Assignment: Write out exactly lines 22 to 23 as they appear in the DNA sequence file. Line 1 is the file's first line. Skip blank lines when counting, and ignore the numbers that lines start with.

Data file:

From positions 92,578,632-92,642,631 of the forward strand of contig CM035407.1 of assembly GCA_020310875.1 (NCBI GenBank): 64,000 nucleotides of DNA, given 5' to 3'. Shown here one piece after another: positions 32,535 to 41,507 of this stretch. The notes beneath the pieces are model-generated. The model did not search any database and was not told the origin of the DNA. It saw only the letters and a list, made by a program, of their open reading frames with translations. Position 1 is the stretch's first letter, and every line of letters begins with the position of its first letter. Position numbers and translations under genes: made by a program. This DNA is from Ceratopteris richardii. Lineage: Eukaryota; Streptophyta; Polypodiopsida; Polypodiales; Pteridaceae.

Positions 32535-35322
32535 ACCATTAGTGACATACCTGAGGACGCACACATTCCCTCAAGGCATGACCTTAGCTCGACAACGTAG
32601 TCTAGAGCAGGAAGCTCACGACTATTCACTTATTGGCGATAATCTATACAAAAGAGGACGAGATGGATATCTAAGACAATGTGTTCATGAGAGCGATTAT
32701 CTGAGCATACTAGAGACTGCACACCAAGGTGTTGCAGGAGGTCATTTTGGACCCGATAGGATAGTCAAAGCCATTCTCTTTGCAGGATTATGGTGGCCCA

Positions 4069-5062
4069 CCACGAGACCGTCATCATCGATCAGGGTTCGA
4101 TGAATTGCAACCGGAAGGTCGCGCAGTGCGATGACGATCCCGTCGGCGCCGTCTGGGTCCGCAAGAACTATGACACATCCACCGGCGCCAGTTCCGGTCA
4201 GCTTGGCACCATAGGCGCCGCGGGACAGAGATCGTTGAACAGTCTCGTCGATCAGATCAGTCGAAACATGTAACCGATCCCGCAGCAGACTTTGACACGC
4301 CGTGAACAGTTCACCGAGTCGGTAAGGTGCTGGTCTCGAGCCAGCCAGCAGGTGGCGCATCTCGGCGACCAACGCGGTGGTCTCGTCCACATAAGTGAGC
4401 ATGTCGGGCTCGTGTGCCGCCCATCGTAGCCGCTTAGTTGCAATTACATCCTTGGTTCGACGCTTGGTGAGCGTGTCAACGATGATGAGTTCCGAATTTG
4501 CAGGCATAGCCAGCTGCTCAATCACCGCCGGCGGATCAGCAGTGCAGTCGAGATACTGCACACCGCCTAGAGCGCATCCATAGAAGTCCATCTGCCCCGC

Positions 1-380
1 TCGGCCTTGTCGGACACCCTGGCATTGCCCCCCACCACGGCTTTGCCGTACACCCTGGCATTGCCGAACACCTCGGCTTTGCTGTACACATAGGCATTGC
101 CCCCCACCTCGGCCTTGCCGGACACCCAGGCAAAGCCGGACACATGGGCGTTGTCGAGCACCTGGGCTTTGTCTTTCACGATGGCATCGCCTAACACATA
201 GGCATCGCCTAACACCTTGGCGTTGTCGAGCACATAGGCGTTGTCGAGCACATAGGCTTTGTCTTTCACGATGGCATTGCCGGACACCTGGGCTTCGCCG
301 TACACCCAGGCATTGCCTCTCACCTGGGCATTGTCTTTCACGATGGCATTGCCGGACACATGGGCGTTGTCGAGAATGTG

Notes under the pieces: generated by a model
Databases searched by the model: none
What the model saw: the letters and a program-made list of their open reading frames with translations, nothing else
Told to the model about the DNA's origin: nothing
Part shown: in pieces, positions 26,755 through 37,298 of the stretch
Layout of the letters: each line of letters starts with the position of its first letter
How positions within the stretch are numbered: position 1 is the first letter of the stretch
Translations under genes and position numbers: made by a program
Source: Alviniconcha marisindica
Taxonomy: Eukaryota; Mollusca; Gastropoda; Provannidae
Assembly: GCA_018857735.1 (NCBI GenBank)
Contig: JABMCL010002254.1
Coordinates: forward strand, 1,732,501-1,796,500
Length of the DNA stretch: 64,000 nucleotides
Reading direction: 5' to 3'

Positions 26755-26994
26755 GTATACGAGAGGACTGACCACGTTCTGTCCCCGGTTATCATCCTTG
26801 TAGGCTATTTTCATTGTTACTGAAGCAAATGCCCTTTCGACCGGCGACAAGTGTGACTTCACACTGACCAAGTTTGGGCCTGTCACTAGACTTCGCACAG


Part shown: in pieces, positions 26,755 through 37,298 of the stretch
Layout of the letters: each line of letters starts with the position of its first letter